PURPOSE:Anomalous origin of one of the branch pulmonary arteries from the aorta (hemitruncus) is a rare congenital lesion with a high mortality and morbidity if early diagnosis is not made and correction is not undertaken. In this study, we report a description of our approach and review of our 25-year experience in patients surgically treated for hemitruncus.
METHODS:Between 1983 and 2008, fourteen patients (neonates –50%;7/14) were operated on for hemitruncus. Median age at presentation was 26 days (range, 5 days to 8 months). Five patients (36%) had associated cardiac lesions. All patients presented with congestive cardiac failure. Diagnosis was established by echocardiography in all patients. Eleven of the 14 had anomalous right pulmonary artery (RPA) from aorta, and 3 had left pulmonary artery from aorta.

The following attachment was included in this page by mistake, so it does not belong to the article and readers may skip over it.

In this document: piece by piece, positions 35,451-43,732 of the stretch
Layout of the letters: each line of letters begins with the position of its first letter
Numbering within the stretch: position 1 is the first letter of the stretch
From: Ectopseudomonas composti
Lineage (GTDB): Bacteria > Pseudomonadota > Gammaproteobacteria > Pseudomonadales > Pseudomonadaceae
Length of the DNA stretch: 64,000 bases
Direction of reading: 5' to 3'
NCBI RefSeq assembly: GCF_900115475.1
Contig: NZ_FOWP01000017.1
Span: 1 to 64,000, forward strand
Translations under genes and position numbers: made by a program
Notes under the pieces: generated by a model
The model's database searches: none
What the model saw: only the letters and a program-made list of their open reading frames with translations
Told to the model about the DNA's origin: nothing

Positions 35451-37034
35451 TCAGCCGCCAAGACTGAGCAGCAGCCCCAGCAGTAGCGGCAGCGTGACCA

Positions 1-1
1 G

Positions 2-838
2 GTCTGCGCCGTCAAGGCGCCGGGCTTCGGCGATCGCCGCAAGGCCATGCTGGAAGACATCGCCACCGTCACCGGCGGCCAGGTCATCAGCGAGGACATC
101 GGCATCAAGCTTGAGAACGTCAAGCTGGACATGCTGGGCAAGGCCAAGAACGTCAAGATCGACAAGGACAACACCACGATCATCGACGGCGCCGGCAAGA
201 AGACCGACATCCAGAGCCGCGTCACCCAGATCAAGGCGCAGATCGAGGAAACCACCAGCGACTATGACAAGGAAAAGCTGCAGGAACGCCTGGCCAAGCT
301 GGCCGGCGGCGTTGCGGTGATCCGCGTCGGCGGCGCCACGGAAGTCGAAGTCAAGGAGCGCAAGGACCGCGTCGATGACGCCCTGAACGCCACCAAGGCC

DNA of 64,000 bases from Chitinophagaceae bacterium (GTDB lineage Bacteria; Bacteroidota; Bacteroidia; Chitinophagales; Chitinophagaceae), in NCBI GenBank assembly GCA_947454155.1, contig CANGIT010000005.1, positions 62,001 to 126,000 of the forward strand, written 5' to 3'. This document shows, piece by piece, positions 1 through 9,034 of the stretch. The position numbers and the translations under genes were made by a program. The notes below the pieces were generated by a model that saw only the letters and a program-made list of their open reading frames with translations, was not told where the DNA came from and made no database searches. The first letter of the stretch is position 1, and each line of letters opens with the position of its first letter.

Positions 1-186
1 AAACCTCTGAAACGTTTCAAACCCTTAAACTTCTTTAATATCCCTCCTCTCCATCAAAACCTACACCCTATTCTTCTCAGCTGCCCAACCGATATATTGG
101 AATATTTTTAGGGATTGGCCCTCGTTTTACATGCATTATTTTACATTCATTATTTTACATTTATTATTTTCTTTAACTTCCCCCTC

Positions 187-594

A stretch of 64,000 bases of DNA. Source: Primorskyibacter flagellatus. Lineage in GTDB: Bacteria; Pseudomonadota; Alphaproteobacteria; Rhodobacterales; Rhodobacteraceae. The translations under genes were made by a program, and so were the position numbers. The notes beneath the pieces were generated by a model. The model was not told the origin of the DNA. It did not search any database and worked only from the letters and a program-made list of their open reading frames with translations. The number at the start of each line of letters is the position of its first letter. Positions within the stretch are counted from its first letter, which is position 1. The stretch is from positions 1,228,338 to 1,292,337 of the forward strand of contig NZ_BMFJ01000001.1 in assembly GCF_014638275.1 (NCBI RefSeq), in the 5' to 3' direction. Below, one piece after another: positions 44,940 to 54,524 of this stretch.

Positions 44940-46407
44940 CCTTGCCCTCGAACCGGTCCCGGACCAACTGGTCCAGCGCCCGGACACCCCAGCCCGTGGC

RESULTS:There was no operative or late mortality. Follow-up period ranged from 6 months to 20 years (median 15 years). Two patients required reoperations: for thrombosis of anastomosis when RPA was very small (n=1) and for RPA stenosis (n=1) 1 and 2 years after surgery, respectively. At 20 years, survival by Kaplan-Meier was 100%, and freedom from reoperation, 86%. All patients except 1 had normal hemodinamic function and were in NYHA class I.
CONCLUSION:Early repair of hemitruncus results in excellent hemodinamic and anatomic results. Survival is excellent, with a low incidence of reoperation or reintervention.
CLINICAL IMPLICATIONS:We report a description of our approach and review of our 25-year experience in patients surgically treated for hemitruncus.
DISCLOSURE:Mark Ruzmetov, No Financial Disclosure Information; No Product/Research Disclosure Information